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Tom Lathrop

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Tom Lathrop last won the day on December 5 2016

Tom Lathrop had the most liked content!

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About Tom Lathrop

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    Advanced Member
  • Birthday 09/17/1931

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    Oriental, NC
  1. Ocracoke 256 #3

    Beautiful design beautifully built. Now, to what is not so great. She floats down by the stern and way off the design lines. Adding non-functional weight to such a boat is an admission that something is not right somewhere. Like cutting off your toe to get rid of a painful hangnail. Some serious thought needs to be applied about the best course to take in getting to a proper solution. Its clear that there is too much weight (probably about 1000#) cantilevered off the transom and the scant amount of buoyancy afforded by the bracket is inadequate to set it right. Sorry if this is not a popular assessment, but it is what an old curmudgeon sees. As Oyster said, eliminating one engine is the equivalent of an extra 8.5+ cu. ft. of buoyancy in the current stern with two engines. I'd bet the performance will still be just fine.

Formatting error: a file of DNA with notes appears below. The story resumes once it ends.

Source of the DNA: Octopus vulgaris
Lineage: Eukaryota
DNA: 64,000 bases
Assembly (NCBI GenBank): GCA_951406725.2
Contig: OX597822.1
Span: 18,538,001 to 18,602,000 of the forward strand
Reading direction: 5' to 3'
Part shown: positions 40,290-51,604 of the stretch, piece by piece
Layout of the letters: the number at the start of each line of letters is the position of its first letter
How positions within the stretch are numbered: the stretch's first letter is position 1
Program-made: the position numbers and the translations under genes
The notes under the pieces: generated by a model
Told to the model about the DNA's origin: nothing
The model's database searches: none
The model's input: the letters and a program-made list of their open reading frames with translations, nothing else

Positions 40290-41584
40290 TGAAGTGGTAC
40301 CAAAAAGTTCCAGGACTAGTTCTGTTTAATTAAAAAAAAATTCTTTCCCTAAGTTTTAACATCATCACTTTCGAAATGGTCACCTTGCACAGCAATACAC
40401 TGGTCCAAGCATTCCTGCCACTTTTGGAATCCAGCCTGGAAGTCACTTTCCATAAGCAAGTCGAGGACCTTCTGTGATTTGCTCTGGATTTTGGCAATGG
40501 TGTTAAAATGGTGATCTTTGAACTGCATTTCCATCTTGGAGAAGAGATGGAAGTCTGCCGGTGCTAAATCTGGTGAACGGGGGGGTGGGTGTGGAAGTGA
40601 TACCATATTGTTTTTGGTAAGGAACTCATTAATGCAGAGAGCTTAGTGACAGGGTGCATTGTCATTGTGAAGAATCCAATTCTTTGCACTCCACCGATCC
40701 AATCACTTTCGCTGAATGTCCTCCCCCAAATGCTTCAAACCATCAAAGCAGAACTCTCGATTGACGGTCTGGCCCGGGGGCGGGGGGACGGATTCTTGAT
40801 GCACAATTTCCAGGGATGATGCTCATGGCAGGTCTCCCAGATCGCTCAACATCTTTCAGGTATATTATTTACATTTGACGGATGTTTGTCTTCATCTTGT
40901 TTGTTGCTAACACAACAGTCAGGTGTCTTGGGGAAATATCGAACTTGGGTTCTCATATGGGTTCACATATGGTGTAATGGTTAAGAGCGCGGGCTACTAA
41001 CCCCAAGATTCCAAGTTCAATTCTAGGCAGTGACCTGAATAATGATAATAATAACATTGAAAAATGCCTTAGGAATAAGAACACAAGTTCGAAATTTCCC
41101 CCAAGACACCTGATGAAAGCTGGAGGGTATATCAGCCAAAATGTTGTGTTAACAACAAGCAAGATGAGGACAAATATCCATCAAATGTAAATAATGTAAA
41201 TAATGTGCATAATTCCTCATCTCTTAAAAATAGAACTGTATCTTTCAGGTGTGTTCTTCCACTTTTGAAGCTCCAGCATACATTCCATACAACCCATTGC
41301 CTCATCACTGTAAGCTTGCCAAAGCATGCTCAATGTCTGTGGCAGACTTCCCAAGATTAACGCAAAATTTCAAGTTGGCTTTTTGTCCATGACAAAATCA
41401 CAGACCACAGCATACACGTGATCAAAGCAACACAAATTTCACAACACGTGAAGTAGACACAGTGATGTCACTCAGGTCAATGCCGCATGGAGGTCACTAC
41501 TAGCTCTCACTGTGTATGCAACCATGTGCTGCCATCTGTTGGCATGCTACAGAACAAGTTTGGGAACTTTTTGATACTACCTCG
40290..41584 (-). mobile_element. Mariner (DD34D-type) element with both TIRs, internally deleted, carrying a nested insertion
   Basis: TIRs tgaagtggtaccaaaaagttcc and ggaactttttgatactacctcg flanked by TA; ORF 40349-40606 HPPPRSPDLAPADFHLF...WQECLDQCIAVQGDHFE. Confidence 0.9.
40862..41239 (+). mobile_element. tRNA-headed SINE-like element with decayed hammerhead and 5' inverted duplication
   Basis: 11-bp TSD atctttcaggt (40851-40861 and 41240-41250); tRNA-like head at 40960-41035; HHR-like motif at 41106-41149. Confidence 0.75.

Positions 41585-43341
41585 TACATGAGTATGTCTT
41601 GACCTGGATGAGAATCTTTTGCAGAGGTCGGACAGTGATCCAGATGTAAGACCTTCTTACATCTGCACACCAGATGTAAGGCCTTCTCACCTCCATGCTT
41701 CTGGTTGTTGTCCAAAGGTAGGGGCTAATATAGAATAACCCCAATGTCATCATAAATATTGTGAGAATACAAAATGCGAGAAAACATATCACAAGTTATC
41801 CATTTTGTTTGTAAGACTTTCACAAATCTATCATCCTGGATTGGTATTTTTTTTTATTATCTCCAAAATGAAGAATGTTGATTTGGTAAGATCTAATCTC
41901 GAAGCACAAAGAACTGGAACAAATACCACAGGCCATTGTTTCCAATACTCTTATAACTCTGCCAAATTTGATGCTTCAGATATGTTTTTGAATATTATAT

2. toilet bowl cleaner to clean hull

    Dollar General sells a toilet bowl cleaner called "The Works" for a dollar or so that must be a close match to the expensive stuff that boating places sell. There are no abrasives and it works well on auto wheel covers as well.
  3.    The Little Known History of Vienna Sausage

    I don't know if it fell behind the shelves or not but I did just lose my lunch. Chick and I already had our discussion of the merits of Southern Sweet Tea while ghosting along on Summer Breeze this afternoon. Its clear that Chick was fed a bottle of undiluted Karo Syrup on his first feeding out of the gate.
  4. Fuel Tanks, Splash well, Windows...

    There's a whole heap of energy tied up in those little boxes. No problem as long as it is let out slowly but, if released suddenly, bad stuff can happen.